Tuesday, 16 November 2010

A burst of eating out

The eating-out season starts this weekend. It’s probably fair to say that, between now and the Monday before Christmas, I’ll eat in more British restaurants than throughout the rest of the year.

‘Why is it starting so early?’ you ask.

Ah well, to start with, I’m being sent to Bristol this weekend for work. Now I have to eat for two days and two nights while there. The daytimes won’t offer a great deal of time for fodder, so I’ll grab something light.

Of course I could eat the cheapest and plainest food available, but I really have little interest in that – and besides, as I illustrated elsewhere, what is often regarded as cheap eating in this country is not.

Saturday evening is taken care of with the staff dinner, to which my somewhat belated invitation only arrived this morning, with an appeal to choose my meal straight away.

We’re going to Piccolino at Cabot Circus – to which all I can say at present is that I hope it won’t be like our last visit there in January 2009, when we had to wait over two hours for the food (cooks had gone missing). To be fair, the staff were deeply embarrassed, very courteous and as helpful as they could be: and we got everything free – including the wine. But it was an odd evening where my interest in the food (when it eventually emerged) was wrecked.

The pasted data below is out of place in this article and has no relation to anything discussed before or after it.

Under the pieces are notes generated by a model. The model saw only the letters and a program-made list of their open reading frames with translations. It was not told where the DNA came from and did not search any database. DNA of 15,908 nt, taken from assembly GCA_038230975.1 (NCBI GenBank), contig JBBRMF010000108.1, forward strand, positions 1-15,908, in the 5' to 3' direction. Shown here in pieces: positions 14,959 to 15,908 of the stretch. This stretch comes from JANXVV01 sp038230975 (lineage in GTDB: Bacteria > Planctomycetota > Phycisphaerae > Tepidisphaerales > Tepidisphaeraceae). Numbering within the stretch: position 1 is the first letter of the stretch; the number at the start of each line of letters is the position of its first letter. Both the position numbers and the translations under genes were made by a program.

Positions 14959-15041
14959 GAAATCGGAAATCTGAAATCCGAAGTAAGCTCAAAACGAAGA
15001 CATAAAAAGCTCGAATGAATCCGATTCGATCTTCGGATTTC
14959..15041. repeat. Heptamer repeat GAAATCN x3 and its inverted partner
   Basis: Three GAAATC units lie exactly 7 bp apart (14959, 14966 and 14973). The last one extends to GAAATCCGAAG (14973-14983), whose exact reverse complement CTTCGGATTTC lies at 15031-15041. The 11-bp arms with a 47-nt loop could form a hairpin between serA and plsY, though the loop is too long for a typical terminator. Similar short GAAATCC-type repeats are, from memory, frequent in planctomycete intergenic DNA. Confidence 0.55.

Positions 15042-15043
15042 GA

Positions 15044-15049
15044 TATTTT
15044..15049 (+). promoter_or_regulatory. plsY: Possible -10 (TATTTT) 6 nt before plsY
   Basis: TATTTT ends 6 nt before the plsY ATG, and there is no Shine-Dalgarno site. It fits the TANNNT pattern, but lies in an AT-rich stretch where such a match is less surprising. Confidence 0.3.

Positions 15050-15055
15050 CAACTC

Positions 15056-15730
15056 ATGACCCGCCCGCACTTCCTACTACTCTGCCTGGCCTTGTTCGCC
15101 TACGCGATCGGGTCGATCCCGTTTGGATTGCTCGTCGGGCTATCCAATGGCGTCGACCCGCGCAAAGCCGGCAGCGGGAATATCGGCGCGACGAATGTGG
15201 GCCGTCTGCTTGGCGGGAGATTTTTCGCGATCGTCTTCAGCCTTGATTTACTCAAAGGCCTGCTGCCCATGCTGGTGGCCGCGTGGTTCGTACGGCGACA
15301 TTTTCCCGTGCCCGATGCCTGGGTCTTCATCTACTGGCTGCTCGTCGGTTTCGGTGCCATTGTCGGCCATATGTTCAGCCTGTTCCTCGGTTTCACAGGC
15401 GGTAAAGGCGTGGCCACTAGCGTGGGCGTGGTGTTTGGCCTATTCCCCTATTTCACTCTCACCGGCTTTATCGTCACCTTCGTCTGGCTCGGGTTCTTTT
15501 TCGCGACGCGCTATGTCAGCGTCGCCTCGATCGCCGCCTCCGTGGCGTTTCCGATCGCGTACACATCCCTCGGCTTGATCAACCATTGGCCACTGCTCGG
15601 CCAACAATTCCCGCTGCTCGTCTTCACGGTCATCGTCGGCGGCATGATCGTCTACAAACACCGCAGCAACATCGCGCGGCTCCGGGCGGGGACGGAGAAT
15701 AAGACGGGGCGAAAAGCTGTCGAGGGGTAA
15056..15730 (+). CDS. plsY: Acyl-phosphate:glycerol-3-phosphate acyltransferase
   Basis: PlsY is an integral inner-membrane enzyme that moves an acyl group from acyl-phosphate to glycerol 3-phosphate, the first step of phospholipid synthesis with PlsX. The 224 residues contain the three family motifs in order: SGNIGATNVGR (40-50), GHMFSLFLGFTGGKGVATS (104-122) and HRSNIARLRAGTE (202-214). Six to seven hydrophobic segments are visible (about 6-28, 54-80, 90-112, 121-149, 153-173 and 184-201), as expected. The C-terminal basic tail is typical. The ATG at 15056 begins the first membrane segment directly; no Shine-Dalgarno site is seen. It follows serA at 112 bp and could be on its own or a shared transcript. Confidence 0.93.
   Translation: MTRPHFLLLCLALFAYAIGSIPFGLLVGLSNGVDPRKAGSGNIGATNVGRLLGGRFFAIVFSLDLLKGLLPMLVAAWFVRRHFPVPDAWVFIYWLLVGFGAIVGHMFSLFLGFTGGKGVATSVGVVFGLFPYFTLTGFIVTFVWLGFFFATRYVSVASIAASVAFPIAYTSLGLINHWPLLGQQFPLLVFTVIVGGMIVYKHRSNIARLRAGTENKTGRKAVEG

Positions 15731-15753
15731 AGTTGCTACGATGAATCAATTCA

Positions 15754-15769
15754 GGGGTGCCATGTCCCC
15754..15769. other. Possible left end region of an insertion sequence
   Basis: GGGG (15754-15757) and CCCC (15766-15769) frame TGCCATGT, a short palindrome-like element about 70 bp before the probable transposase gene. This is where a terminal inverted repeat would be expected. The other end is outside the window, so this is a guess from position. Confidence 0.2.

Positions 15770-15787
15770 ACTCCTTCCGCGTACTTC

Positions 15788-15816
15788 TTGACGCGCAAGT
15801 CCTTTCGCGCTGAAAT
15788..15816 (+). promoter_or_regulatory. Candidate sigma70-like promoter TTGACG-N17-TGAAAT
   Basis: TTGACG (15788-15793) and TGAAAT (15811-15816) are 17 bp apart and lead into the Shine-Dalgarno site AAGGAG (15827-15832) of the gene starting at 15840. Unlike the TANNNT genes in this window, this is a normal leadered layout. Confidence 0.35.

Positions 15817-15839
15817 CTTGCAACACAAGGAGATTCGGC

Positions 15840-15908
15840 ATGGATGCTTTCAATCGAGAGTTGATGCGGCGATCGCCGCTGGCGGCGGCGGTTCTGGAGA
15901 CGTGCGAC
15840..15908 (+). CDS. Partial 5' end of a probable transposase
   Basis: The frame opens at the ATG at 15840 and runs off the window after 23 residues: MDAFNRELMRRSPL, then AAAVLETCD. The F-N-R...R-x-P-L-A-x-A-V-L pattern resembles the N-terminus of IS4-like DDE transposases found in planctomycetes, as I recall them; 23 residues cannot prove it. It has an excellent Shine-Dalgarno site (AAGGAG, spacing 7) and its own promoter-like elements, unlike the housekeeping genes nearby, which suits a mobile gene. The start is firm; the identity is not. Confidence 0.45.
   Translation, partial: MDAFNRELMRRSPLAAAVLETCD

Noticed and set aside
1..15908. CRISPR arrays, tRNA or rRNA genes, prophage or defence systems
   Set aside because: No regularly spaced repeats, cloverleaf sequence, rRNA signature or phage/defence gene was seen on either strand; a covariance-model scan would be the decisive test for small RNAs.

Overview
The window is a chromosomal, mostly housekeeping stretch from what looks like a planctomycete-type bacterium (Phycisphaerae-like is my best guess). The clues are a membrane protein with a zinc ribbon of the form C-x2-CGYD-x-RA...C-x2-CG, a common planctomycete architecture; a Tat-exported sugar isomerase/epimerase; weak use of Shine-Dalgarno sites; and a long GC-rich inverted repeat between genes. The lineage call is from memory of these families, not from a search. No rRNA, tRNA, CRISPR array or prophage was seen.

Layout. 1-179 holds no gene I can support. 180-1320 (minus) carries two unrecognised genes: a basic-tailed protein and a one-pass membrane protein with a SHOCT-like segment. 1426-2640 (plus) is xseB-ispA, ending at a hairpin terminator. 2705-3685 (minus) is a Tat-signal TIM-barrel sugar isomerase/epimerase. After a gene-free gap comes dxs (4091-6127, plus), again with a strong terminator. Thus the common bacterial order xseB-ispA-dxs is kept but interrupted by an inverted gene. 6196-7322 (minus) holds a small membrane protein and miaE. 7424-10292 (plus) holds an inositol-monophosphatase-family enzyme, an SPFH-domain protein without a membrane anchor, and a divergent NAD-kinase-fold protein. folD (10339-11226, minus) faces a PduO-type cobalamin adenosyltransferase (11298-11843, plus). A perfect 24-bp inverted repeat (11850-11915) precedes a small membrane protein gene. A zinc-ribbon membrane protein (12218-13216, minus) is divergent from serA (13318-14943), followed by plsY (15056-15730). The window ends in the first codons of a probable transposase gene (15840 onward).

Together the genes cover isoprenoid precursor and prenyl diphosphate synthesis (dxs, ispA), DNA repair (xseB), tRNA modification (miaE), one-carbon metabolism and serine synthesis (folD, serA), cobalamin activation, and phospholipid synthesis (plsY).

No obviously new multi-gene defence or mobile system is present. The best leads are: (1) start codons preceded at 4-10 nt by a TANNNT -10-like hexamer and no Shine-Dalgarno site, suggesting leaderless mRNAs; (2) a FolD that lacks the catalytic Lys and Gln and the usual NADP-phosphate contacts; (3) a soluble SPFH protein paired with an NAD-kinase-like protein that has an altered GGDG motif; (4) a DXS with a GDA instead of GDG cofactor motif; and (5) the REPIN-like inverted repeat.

As the organiser of this conference’s staff meal (a thankless task) has pointed out, hopefully, by choosing what we want now, it’ll help avoid such problems on the night. She might have a point, although I can't help feeling that any establishment that has as much space as Piccolino does, and which happily takes large bookings, should be able to deal with the maximum number of covers without insisting that some people select their food in advance. After all, what happens if the place is full of couples or very small parties?

I hate choosing a meal days or weeks before I’m going to eat, but sometimes you’re given no choice.

But my choice for Piccolino this time is marinated nocellara olives to nibble, before a roast red and yellow pepper soup. Then skewered king prawns, scallops and salmon in oregano, chili and lemon, with tender stem broccoli, chili and garlic as a side. Thankfully, we have not had to order a dessert at this stage.

But what is really exciting me right now is Friday’s dining plan. For the first time, I have actually made a reservation to dine alone.

I realised, with some surprise, that the last time I was in Bristol, I lunched at Brasserie Blanc, as in Raymond Blanc.

Now it seems completely awful to admit, but I don’t remember a thing about it. That’s almost certainly because I had little time and raced in and out again, managing just one hurried course and half a bottle of sparkling water.

But of course, such things can be rectified. And now I intend to spend considerably longer there and invest considerably more attention to the experience.

The Other Half looked up from his terminal when I announced this and commented wryly that that’ll be my daily living-away-from-home-for-work allowance gone in one sitting, but the prices are not necessarily particularly high.

Indeed, they do a two-courses-with-wine deal for about £12. So, little more than the cost of a McDonalds meal for two. Which makes for an interesting perspective on something or other, I think.

Now, I admit to already having drooled over the menu – but I’m not choosing yet, simply anticipating. And what pleasure there is to be had in that.

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